• [0009]
    FIG. 7 is a diagram illustrating an example graphical user interface that can be used to book a flight lesson.
  • [0010]
    FIG. 8 is a block diagram illustrating an example of a computing device used for constructing a user profile and determining access to a flight management system based in part on the user profile.
  • DETAILED DESCRIPTION
  • [0011]
    Although the following detailed description contains many specifics for the purpose of illustration, a person of ordinary skill in the art will appreciate that many variations and alterations to the following details can be made and are considered to be included herein.
  • [0012]
    Accordingly, the following embodiments are set forth without any loss of generality to, and without imposing limitations upon, any claims set forth. It is also to be understood that the terminology used herein is for the purpose of describing particular embodiments only, and is not intended to be limiting. Unless defined otherwise, all technical terms used herein have the same meaning as commonly understood by one of ordinary skill in the art to which this disclosure belongs.
  • [0013]
    A technology is described for constructing a user profile using profile templates and determining user access to functionality of a flight management system using a role and one or more profiles. The present technology allows for multiple user profiles to be associated with a single user role (one-to-many) and multiple user profiles to be associated with multiple user roles (many-to-many). A flight management system may help entities that operate flight businesses and/or clubs. For instance, a flight entity may include flight schools that teach students to operate various aircraft, flight businesses that rent and/or charter aircraft to the public and flight clubs comprised of member pilots. A flight management system may be used to track a pilot's progress, validate that flight training rules are being followed, track aircraft used by a flight entity, schedule flight resources and courses, ensure compliance to governmental regulations and proprietary rules, integrate billing features as well as other functions related to a flight entity. For example, a flight management system may help flight schools to adhere to FAA (Federal Aviation Administration) rules and regulations by monitoring student and instructor compliance to the rules and regulations.
  • [0014]
    Currently, flight entities that use existing systems may be limited to a single user role and profile when setting up a user within a system. For example, when setting up a user, a system administrator may select a user role (e.g., student, pilot, instructor, mechanic, staff, dispatch, back office administrator, super administrator, maintenance manager, curriculum manager, audit, report, visitor, tourist, etc.) and then the administrator may create a profile from a static profile template for the user where the static profile template may contain fields that may be related to an associated user role. In the case where a user holds additional roles within a flight entity, the user may need additional accounts set up for the user within an existing system. In other words, when a user is acting within a pilot role, the user may have to login to a system using a pilot account. Later, acting within an aircraft maintenance role, the user may have to logout of the system and then log back in using an aircraft maintenance account.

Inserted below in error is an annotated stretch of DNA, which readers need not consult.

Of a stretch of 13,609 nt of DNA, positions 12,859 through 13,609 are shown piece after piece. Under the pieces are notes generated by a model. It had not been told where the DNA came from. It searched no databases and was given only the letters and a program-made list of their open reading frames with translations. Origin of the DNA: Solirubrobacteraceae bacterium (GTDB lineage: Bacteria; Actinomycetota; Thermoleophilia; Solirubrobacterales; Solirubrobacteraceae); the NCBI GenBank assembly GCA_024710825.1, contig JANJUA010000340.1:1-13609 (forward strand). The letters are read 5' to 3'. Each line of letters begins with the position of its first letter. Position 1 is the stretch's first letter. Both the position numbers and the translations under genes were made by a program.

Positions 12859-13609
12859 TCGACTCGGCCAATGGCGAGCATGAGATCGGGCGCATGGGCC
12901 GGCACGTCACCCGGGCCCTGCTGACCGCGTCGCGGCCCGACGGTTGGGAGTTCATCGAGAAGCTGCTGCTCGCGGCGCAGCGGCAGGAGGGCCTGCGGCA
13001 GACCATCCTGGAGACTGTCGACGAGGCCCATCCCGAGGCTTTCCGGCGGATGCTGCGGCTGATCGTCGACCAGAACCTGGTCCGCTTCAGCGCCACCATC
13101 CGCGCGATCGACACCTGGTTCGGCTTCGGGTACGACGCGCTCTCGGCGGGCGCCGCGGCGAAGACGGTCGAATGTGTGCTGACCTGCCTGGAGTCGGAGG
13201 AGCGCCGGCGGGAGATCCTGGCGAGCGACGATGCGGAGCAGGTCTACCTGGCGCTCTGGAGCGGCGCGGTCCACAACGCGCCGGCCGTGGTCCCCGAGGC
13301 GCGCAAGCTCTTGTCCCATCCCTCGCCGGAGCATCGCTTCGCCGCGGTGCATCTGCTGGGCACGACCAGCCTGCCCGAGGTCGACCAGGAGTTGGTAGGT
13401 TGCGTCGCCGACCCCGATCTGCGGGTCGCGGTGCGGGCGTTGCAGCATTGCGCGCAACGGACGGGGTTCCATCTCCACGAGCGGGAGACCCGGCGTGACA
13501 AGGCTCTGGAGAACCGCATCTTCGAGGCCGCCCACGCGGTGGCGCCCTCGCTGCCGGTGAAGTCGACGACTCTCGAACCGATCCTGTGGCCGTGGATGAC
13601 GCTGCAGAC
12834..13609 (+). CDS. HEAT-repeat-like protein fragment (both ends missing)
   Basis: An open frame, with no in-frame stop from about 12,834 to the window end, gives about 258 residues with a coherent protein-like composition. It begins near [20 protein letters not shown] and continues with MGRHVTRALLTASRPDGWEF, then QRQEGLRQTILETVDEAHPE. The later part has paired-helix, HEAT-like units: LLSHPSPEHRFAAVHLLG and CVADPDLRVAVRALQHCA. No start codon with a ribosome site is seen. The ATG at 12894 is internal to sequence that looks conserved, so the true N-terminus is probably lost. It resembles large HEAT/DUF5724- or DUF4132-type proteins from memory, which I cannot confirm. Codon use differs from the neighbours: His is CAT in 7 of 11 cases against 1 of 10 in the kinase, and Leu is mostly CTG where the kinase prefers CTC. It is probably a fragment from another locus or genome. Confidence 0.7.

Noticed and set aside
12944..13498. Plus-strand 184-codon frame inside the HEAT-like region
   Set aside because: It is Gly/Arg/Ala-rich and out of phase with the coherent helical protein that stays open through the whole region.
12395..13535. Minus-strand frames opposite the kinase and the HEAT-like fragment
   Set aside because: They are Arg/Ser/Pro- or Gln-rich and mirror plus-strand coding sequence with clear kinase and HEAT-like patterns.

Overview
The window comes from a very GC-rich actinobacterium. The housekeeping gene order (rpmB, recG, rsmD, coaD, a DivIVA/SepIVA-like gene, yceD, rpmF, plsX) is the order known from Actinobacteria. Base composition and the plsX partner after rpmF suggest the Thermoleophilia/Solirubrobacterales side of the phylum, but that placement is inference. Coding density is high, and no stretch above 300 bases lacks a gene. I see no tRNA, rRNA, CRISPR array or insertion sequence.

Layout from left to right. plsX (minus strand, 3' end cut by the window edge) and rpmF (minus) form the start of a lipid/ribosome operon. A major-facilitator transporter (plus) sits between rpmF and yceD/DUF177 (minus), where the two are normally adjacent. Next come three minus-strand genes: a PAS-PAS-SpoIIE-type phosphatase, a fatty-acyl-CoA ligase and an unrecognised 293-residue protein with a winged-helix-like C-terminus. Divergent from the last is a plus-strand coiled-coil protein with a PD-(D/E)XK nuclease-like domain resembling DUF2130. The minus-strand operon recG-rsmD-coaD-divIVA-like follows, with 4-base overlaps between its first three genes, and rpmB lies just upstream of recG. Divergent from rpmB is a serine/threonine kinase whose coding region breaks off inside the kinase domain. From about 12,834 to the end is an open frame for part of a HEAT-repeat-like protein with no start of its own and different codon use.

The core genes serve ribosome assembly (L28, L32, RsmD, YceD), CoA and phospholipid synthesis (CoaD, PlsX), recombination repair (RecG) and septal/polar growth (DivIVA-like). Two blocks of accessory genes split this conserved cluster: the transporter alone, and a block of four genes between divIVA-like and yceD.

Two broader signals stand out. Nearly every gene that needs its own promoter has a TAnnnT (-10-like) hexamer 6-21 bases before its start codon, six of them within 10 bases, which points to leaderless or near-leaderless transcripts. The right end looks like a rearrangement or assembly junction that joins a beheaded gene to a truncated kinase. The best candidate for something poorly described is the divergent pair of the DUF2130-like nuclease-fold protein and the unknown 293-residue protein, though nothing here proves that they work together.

• [0015]
    The current technology allows an administrator of a flight management system to assign multiple roles to a single user where each role may have one or more associated user profiles. Thus, a user who may be a pilot and an aircraft mechanic within a flight entity may be assigned a pilot role and an aircraft maintenance role and may have an associated pilot profile and aircraft maintenance profile. When the user logs into the flight management system, the pilot role and the aircraft maintenance role assigned to the user may be identified along with the pilot profile and the aircraft maintenance profile. Once the user is logged in, the user may perform any action that may be associated with the one or more user roles and user profiles that have been assigned to the user.
  • [0016]
    In an example configuration, a user's access to a flight management system and associated functionality may be determined by one or more user roles and one or more user profiles that may be associated with a user. A user role may define a user's place within a flight management system's hierarchy and may define certain system rights granted to the user. For example, a user role may be an administrator (admin), instructor, pilot, maintenance, staff, etc. An administrator user role may be granted unlimited rights within the flight management system where the user can view any available information within the flight management system. Whereas a pilot user role may allow a user to only view information and system functionality that may be related to the pilot user role.
  • [0017]
    A user profile may be a collection of attributes associated with a user that can be used to determine, based on the attributes, whether the user can perform certain actions within the flight management system. For example, attributes from a user's pilot profile may be used to determine whether the user may be qualified to operate a particular aircraft that may be available to rent. Attributes that may have a bearing on whether the user can operate a particular aircraft or not may be attributes such as, medical clearance or aircraft certifications for the particular aircraft.